Judgment of the Pharisees
But Jesus rebuked the Pharisees and scribes over their shortsightedness and hypocrisy. Why? Because the two religious groups had evolved over time to instill and impose countless laws and traditions upon the Jews; often holding those in higher esteem than the Mosaic law as received from God. This is why Jesus used examples from the Old Testament such as how David ate the holy bread from the temple when he was hungry but was still blameless.
The point Jesus was making was that the Pharisees held the temple in higher esteem than God who made the temple holy by his presence in the temple. Thus Jesus proclaimed in Matt. 12:6, But I say unto you, That in this place is [one] greater than the temple. The one greater than the temple was of course God but the Pharisees missed the point in the whole discussion. Instead, they became judgmental of others over the inability to keep up with their imposed traditions and completely forgot the weightier matters of the law, judgment, mercy and faith.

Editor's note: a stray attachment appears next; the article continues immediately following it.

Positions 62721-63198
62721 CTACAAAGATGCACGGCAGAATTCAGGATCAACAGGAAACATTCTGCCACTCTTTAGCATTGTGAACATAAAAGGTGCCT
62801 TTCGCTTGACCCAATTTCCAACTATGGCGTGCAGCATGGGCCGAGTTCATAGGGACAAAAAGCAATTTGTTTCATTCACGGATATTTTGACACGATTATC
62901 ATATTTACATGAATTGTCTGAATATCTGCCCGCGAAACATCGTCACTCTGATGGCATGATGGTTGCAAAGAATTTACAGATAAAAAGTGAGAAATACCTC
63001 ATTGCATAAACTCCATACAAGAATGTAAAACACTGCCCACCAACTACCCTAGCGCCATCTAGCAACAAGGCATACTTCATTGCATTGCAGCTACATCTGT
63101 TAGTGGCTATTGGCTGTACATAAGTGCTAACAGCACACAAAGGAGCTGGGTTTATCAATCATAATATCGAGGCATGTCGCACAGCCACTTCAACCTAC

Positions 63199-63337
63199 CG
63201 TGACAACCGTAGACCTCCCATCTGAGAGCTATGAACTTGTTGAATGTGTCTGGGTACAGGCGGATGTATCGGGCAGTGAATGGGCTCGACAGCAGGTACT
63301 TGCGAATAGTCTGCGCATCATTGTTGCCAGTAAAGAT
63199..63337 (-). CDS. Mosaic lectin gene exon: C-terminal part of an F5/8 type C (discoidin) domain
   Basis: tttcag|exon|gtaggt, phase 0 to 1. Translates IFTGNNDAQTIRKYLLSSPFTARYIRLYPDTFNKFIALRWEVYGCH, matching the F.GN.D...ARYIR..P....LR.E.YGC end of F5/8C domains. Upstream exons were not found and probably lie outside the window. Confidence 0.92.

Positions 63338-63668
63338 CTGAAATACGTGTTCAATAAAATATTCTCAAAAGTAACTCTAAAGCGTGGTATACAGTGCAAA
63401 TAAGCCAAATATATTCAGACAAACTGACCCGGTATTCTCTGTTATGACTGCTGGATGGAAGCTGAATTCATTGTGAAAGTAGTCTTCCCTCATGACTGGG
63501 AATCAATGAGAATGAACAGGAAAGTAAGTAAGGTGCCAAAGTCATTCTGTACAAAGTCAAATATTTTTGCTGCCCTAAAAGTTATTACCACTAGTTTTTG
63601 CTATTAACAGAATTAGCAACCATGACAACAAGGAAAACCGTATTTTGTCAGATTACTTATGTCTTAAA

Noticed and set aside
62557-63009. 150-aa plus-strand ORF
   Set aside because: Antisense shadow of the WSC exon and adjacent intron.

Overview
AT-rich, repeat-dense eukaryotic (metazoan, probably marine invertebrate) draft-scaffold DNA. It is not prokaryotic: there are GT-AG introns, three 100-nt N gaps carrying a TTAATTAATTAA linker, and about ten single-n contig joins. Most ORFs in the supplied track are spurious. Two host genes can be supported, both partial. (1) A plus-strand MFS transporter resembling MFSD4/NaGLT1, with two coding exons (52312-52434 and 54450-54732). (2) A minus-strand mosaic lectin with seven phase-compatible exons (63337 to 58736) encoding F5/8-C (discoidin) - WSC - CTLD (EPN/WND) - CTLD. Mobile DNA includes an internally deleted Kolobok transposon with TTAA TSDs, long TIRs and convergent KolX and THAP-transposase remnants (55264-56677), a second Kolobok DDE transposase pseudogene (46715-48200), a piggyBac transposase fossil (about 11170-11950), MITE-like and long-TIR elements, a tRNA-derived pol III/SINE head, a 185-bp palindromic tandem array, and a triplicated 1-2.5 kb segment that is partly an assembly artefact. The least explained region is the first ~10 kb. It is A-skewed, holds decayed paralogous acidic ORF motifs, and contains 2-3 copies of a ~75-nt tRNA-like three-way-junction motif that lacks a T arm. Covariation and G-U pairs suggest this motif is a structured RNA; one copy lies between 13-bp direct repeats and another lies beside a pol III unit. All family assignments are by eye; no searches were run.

Condemnation of the Pharisees
Fast forward to another encounter between Jesus and the Pharisees where he then embellishes more deeply upon this same dilemma in Matt. 23:23, Woe unto you, scribes and Pharisees, hypocrites! for ye pay tithe of mint and anise and cummin, and have omitted the weightier [matters] of the law, judgment, mercy, and faith: these ought ye to have done, and not to leave the other undone. The Pharisees had become nothing more than self-righteous religious zealots in their ways by viewing their sacrifices as more important than showing compassion or mercy upon someone.
Fateful Lack of Mercy
There is another interesting example of the word mercy used in scripture and this occured when Jesus shared a story about two people who lived very different lives. One person was a rich man who wore fancy clothes and ate fine foods. This person was contrasted with a beggar who suffered from sores on his body and could only lay down on the ground where dogs licked his sores. As time progressed, the beggar died and was carried to heaven by the angels. The rich man however had a far more different fate when he died and ended up in hell.
In his place of torment, the rich man exclaimed in agony in Luke 16:24, And he cried and said, Father Abraham, have mercy on me, and send Lazarus, that he may dip the tip of his finger in water, and cool my tongue; for I am tormented in this flame. The sad reality of this passage is that people will indeed cry out for mercy but it may be long after they should have shown mercy upon others.
Apostles Preach Mercy